Lenovo is releasing a new line of ThinkPad tablets and laptops specifically designed to be used in schools. Customers have two design options with the new ThinkPad 11e series. One version utilizes the traditional laptop design. Alternately, customers can opt for Lenovo’s Yoga multimode design, which allows for four possible modes – laptop, tablet, tent and stand. Both versions are ruggedized for the classroom use (e.g. including rubber bumpers to minimize damage during falls, reinforced ports to protect against heavier than normal usage, and strengthened hinges). Both models utilize an 11.6-inch HD screen with antiglare treatment to minimize reflection. The ThinkPad Yoga 11e features a touch enabled IPS liquid crystal display (LCD). Customers can choose between Windows or Chrome versions of the units. All models use an Intel CPU.
The full line of products will be available for purchase in spring 2014. The starting price on the Windows based ThinkPad Yoga 11e and ThinkPad 11e models is $449. The Chromebook versions are priced at $100 less, starting at $349.
Lenovo, with the launch of the Chrome version of the Yoga 11e has thrown down a fresh gauntlet in the tablet wars. Marrying Chrome with its popular Yoga tablet design, designers hope to capitalize on two trends, the growing popularity of Chromebooks in education, and the rise of tablets. Opting for a design that includes an attached, hard keyboard, the tablet is geared to meet the data input and writing needs of older students, while also converting to a slate form for use with the growing suite of touch driven educational applications.
By storing content in the cloud, the Chrome solution ensures the content is preserved, even if the device is lost or stolen. A cloud-based solution also allows for easy updates to source material across the user base, and a lower cost to the end user for the hardware. The downside of the Chrome approach is the need for reliable, access to the internet to access said content. When it's not online the utility of the device is significantly impaired and rendered largely useless for certian tasks. This issue is likely to limit early adoption in those areas that opt to have students take the devices home with them, where they may not have access to the internet. Some districts reportedly have student access rates of 25% or less. The E-Rate legislation in the US has helped to close the digital divide across schools and libraries around the country but household access, particularly in some rural and poorer regions remains a problem. Similarly, many of the emerging countries have very inconsistent Wi-Fi access. One potential solution is to increase the pool of off-line applications for Chrome. For students who do have connectivity issues, it is important that content developers provide off-line content for these students that are still relevant to the Common Core standards and current curriculum.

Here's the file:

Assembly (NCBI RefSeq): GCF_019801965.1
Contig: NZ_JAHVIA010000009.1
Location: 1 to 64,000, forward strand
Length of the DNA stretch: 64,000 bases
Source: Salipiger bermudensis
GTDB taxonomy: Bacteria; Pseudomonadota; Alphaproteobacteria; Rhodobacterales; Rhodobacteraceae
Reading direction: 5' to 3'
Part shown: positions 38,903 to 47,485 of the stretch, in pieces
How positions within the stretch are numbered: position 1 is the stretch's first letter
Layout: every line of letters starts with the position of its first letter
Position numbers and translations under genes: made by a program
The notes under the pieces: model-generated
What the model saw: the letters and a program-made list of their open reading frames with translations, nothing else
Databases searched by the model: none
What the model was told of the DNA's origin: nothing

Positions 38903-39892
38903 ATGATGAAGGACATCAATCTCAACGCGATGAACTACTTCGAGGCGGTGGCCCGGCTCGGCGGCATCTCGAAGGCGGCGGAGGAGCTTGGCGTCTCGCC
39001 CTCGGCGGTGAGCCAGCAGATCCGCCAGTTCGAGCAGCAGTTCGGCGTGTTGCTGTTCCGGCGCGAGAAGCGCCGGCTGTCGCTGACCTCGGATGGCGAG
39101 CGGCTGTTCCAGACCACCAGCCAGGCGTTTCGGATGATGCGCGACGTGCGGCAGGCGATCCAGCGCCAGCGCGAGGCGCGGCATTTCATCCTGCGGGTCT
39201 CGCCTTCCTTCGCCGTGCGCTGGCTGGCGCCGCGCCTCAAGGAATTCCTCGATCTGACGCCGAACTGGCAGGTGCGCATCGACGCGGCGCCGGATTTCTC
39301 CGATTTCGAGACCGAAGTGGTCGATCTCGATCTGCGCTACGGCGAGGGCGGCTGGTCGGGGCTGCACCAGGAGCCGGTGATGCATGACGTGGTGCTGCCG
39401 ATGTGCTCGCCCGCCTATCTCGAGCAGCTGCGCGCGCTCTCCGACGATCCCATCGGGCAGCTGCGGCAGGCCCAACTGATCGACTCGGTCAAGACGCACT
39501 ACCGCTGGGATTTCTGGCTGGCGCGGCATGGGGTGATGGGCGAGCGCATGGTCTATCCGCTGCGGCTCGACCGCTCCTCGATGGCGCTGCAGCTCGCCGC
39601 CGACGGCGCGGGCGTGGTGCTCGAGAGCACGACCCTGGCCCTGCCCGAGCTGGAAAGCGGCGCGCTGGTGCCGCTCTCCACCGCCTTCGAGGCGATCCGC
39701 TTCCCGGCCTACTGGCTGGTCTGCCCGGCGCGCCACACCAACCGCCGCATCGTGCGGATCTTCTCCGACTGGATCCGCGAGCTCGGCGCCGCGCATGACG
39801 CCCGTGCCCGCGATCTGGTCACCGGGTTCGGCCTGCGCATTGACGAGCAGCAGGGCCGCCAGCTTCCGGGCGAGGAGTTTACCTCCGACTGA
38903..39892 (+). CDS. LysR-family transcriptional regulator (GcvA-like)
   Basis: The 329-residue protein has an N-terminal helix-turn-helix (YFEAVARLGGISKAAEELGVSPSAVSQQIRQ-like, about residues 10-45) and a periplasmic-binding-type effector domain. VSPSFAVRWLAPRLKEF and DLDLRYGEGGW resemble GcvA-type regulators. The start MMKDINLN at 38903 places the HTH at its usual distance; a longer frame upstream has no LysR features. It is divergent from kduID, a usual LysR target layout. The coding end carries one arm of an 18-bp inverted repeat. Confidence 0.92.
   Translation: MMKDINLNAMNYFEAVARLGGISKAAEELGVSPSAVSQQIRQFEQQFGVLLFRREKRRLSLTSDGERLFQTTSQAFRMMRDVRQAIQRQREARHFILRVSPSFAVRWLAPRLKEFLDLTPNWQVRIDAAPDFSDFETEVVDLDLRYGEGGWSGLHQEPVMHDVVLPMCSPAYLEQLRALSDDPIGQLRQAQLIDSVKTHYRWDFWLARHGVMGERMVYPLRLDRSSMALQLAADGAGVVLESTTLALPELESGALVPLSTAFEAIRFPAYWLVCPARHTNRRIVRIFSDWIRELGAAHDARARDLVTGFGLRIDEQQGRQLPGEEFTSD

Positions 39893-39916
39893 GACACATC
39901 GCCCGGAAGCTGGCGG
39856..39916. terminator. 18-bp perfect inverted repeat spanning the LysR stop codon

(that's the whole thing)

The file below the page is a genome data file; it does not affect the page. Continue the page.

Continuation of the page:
Google, through its Google Play for education program, has expanded its digital content for education, for teachers and students. That content includes a growing pool of digital books, videos, and educational applications. The Google Play content is available through Android or Chrome OS devices. Google Play for Education, while building its repertoire of educational content is still lagging in comparison to Apple’s bevvy of options for educators. Having sold over seven million iPads to date for education Apple is the de facto US leader in portable education devices and digital content. Having recently expanded their textbook program to over 50 countries, Apple is aiming to build on its US success with a more global initiative.